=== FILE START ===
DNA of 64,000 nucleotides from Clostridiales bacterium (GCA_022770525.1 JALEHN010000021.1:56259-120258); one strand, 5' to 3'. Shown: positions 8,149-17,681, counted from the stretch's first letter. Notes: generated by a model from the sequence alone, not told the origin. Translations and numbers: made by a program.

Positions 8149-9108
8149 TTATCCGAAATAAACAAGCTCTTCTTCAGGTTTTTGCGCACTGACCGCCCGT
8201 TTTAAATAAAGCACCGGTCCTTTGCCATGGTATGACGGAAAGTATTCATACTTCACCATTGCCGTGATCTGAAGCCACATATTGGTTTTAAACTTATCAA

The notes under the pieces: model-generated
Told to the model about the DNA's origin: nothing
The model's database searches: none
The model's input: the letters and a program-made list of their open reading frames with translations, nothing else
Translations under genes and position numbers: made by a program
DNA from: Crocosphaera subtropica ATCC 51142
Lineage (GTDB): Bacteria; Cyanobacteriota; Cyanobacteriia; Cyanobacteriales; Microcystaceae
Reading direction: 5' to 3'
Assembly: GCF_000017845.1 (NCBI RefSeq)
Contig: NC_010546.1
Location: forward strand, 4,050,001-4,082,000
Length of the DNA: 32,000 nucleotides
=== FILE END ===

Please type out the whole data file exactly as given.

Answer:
DNA of 64,000 nucleotides from Clostridiales bacterium (GCA_022770525.1 JALEHN010000021.1:56259-120258); one strand, 5' to 3'. Shown: positions 8,149-17,681, counted from the stretch's first letter. Notes: generated by a model from the sequence alone, not told the origin. Translations and numbers: made by a program.

Positions 8149-9108
8149 TTATCCGAAATAAACAAGCTCTTCTTCAGGTTTTTGCGCACTGACCGCCCGT
8201 TTTAAATAAAGCACCGGTCCTTTGCCATGGTATGACGGAAAGTATTCATACTTCACCATTGCCGTGATCTGAAGCCACATATTGGTTTTAAACTTATCAA

The notes under the pieces: model-generated
Told to the model about the DNA's origin: nothing
The model's database searches: none
The model's input: the letters and a program-made list of their open reading frames with translations, nothing else
Translations under genes and position numbers: made by a program
DNA from: Crocosphaera subtropica ATCC 51142
Lineage (GTDB): Bacteria; Cyanobacteriota; Cyanobacteriia; Cyanobacteriales; Microcystaceae
Reading direction: 5' to 3'
Assembly: GCF_000017845.1 (NCBI RefSeq)
Contig: NC_010546.1
Location: forward strand, 4,050,001-4,082,000
Length of the DNA: 32,000 nucleotides